Android lock screen

Five ways of securing your Android smartphone from being hacked

Android lock screen

Sick of hearing about hackers getting smartphone users’ personal information? Worried that it might happen to you? If you’re an Android phone user, there are plenty of ways you can keep the hackers at bay. Use these clever tactics to secure your Android smartphone and keep your data the way it should be – private and protected.

Use a ‘lock screen’

Were your phone to go missing, a lock screen is your first line of defence. It keeps thieves from either accessing your data right away and/or installing spyware on to it, buying you time to find or deactivate it. The great thing about this strategy for blocking hackers is that it’s easy to set up.

For most Android phones, you’ll simply go to your settings and look for “Security” or ‘Screen Lock’ to set it up. You’ll usually be asked to choose a four-digit passcode. Just make sure that you don’t choose something obvious, like 1-1-1-1 or 1-2-3-4. Make it a habit to quickly wipe down your phone’s screen (just swiping across your shirt or pants would suffice) to clean off the finger marks that are left behind when unlocking your phone, so hackers can’t use them as clues to breach your device. Pro Tip: Use one of your numbers twice in a row, so it looks like only three fingerprints are on your screen, out of the four button passcode.

Additionally, many of the latest Android phones offer additional options for locking your screen. You may be able to set an alphanumeric password, a touchscreen swipe pattern, or even facial or fingerprint recognition.

Choose 4G over WiFi

Public Wi-Fi networks have made it much easier to stay connected these days. However, it has also made it easier for others to access your information. For that reason, you’ll want to invest in a 4G LTE plan from a trusted mobile network to ensure that you can still use your smartphone without having to use an unsecured WiFi network.

If you do choose to use WiFi, make sure it’s on a password-protected network from a provider you trust. Otherwise, hackers can get a hold of your email account, your passwords, and other private information. You can also get an Android app like ‘Freedome’, which makes your data unreadable on any WiFi network and blocks tracking while you surf the Web.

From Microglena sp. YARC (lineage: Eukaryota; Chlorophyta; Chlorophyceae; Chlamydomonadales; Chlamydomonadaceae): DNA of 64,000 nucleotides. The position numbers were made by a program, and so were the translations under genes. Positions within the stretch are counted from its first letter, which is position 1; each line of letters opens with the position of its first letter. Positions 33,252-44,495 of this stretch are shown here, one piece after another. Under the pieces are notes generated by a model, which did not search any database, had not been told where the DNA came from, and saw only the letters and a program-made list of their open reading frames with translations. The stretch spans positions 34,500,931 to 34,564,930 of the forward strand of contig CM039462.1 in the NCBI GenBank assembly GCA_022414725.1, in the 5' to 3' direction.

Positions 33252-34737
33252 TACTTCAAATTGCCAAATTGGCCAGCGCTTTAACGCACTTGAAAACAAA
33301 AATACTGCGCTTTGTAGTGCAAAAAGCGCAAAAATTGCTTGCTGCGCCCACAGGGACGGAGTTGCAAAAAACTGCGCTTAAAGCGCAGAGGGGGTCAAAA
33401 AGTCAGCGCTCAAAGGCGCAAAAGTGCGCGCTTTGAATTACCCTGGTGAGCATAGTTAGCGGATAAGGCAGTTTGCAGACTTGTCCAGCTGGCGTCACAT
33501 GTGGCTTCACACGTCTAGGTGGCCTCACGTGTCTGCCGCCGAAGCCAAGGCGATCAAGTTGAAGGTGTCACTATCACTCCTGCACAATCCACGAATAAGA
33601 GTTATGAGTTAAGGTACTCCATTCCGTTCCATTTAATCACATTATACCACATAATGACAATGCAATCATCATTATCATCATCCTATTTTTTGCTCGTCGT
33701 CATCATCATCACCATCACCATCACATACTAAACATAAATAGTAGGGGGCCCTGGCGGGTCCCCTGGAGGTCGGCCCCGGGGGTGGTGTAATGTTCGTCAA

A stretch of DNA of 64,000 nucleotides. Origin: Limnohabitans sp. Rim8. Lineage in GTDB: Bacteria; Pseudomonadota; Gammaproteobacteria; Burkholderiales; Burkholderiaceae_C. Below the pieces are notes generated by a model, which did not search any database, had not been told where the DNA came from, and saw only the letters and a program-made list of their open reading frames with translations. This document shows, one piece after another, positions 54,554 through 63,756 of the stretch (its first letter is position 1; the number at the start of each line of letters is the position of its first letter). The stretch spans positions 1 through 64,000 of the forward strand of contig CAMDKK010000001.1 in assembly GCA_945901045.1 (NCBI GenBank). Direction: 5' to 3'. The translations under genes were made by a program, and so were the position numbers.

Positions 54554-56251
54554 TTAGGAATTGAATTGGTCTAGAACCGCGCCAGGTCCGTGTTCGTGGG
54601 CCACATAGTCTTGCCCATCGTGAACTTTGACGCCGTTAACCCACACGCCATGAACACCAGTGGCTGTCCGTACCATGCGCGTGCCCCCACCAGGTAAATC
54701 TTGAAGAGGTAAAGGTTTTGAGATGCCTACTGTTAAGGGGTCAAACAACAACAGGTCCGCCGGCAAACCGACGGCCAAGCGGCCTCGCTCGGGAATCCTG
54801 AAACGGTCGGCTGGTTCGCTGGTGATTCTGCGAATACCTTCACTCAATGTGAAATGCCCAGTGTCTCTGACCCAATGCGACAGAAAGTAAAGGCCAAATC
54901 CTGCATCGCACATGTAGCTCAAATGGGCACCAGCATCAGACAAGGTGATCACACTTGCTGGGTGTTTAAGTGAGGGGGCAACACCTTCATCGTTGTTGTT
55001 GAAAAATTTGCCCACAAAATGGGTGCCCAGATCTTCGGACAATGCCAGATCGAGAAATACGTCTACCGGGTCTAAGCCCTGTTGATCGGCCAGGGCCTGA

Secure Your Google Play Account

Every Android user is familiar with Google Play, the ultimate resource for Android-friendly apps, games, music, movies, books, and more. But few think to add a layer of security to prevent unwanted purchases.

To secure your Google Play account, go to the Google Play Store and click on ‘Settings’ on the main menu. From there, you’ll want to set the ‘Require authentication for purchases’ setting to, ‘For all purchases through Google Play on this device’. Additionally, you may want to unlink any credit cards or other payment methods you’ve synced to your account.

Look at App Permissions Before Installing

When you download an app for your Android phone, you’ll see a pop-up screen that lists the permissions required to use the app. Don’t just tap ‘Install’ before reading through these. Make sure the app isn’t accessing information it doesn’t need in order to function. If it is, it’s a sign that something may be fishy. Find an alternative app to download that doesn’t require so much access to your information.

Another good way to vet your apps before downloading is to check out the user reviews. If the app has thousands of downloads and positive reviews, it’s likely a legitimate option. If the app’s downloads are few and reviews are sparse or negative, you may want to avoid downloading it.

Disable Downloads From Unknown Sources

It’s not just apps you have to be careful about downloading. It’s also important to avoid downloading files or clicking on links from unknown sources. There are also certain types of malware, like ‘NotCompatible C’, that come from unsecured websites and can allow your phone to be used without your permission.

To avoid these unwanted downloads, go to your settings and click on “Security.” There, you’ll be able to uncheck the box that says, “Allow installation of apps from unknown sources.”

Though Android phones have numerous benefits, their ability to download apps from any source puts them at a greater risk. Meanwhile, there are the additional risks of theft and unsecured Wi-Fi networks. With these smart strategies in place, however, your Android phone should be safe from hackers in any situation.

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